Tresorit is an end-to-end encrypted file sharing service aimed at sharing files among team members. Tresorit has supported Windows, OS X, iOS, Android, and even Blackberry and Windows Phone while now they are finally supporting the Linux desktop.
Tresorit has released a native Linux binary for customers wishing to engage in an encrypted file-sharing workflow from their desktop. Ubuntu, Debian, Arch, Fedora, Gentoo, Mint, SUSE, and CentOS are all mentioned as being supported.
Chances are if you've ever dealt with Pandora music streaming from the Linux desktop you've encountered Pithos as the main open-source solution that works out quite well. Released today was Pithos 1.2 and it ships with numerous enhancements for this GPLv3-licensed Pandora desktop client.
Pithos 1.2 adds a number of new keyboard shortcuts for the main window, initial support for translations, an explicit content filter option, reduced CPU usage with Ubuntu's default theme, redesigned dialogs and other UI elements, and more.
The latest major release is out of OPNsense, a BSD open-source firewall OS project derived from pfSense and m0n0wall.
OPNsense 16.7 brings NetFlow-based reporting and export, trafic shaping support, two-factor authentication, HTTPS and ICAP support in the proxy server, and UEFI boot and installation modes.
Wine 1.9.15 has been made available for download for GNU/Linux users who want to run various Windows games and applications on their favorite distributions, along with Wine-Staging 1.9.15.
CORD becomes a Linux Foundation project
Central Office Re-architected as a Data Center (CORD), an open source integrated solutions platform for service providers leveraging merchant silicon, white boxes, and open source platforms such as Open Network Operating System (ONOS), OpenStack, Docker, and the cloud operating system XOS, is now part of the Linux Foundation as a new independent project.
The Linux foundation is already home to many open source networking projects, including OpenDaylight and ONOS, so CORD is a natural fit for the non-profit foundation.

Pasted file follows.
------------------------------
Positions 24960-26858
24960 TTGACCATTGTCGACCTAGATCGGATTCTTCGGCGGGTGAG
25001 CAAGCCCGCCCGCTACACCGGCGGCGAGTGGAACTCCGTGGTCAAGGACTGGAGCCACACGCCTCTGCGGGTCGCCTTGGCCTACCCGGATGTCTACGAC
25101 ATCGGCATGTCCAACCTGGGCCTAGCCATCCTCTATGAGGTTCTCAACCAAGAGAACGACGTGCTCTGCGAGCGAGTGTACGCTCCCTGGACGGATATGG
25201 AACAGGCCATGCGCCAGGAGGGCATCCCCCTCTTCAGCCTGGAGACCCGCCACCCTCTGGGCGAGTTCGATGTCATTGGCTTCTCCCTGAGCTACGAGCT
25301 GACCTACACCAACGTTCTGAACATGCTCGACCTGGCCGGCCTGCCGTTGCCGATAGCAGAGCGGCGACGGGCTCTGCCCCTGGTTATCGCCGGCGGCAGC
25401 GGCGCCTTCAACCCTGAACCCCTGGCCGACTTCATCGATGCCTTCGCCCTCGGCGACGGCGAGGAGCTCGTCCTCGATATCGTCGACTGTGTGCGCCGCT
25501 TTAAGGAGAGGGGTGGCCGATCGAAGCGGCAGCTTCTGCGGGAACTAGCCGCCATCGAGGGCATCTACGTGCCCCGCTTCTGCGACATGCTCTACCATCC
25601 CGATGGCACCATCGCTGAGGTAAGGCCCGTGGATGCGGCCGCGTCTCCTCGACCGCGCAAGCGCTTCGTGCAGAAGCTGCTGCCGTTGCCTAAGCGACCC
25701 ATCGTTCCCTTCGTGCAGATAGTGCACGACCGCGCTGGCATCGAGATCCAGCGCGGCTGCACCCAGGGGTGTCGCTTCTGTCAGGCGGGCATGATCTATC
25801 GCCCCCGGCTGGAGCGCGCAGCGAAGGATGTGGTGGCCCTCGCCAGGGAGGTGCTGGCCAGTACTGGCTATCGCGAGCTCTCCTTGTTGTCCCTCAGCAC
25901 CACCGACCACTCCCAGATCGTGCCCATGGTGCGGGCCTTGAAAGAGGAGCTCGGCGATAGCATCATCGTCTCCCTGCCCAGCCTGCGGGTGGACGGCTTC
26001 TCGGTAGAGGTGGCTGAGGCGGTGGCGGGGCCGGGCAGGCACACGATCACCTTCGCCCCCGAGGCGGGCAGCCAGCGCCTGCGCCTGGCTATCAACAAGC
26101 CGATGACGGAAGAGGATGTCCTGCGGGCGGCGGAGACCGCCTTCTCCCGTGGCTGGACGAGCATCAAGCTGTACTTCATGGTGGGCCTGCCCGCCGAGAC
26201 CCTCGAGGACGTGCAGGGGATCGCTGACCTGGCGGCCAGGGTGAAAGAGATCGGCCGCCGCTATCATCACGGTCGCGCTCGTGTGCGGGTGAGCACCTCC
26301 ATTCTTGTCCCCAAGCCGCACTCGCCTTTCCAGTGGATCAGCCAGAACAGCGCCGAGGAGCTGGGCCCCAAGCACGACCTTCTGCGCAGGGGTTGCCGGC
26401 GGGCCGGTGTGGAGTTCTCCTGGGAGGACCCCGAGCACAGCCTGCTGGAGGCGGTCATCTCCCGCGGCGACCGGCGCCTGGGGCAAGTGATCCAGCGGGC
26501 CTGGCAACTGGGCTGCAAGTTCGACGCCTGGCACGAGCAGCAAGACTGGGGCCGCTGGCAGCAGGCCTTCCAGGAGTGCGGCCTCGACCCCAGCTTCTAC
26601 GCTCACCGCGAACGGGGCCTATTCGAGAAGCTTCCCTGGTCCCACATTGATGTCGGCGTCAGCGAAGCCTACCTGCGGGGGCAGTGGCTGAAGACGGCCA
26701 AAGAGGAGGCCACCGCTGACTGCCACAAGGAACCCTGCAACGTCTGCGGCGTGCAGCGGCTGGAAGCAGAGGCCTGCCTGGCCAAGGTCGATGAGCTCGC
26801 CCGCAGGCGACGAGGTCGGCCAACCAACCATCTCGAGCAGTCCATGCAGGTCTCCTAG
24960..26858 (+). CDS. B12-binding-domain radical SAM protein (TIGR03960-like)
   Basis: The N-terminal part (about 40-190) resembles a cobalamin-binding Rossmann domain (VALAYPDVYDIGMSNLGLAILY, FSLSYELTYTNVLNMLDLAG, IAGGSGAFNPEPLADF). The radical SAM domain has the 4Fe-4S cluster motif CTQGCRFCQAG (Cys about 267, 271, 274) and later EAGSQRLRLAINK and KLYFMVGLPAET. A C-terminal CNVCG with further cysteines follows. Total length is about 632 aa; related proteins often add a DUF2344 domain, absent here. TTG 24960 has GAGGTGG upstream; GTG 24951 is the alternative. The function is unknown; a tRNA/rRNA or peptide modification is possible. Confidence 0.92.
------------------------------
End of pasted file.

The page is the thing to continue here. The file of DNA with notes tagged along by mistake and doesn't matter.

Google beefs Linux up kernel defenses in Android
Future versions of Android will be more resilient to exploits thanks to developers' efforts to integrate the latest Linux kernel defenses into the operating system.
Android's security model relies heavily on the Linux kernel that sits at its core. As such, Android developers have always been interested in adding new security features that are intended to prevent potentially malicious code from reaching the kernel, which is the most privileged area of the operating system.
Fork YOU! Sure, take the code. Then what?
There's an old adage in the open source world – if you don't like it, fork it. This advice, often given in a flippant manner, makes it seem like forking a piece of software is not a big deal.
Indeed, forking a small project you find on GitHub is not a big deal. There's even a handy button to make it easy to fork it. Unlike many things in programming though, that interaction model, that simplicity of forking, does not scale. There is no button next to Debian that says Fork it!
Thinking that all you need to do to make a project yours is to fork it is a fundamental misunderstanding of what large free/open source projects are – at their hearts, they are communities. One does not simply walk into Debian and fork it.
One can, on the other hand, walk out of a project, bring all the other core developers along, and essentially leave the original an empty husk.
This is what happened when LibreOffice forked away from the once-mighty OpenOffice; it's what happened when MariaDB split from MySQL; and it's what happened more recently when the core developers behind ownCloud left the company and forked the code to start their own project, Nextcloud. They also, thankfully, dropped the silly lowercase first letter thing.
Nextcloud consists of the core developers who built ownCloud, but who were not, and, judging by the very public way this happened, had not been, in control of the direction of the product for some time.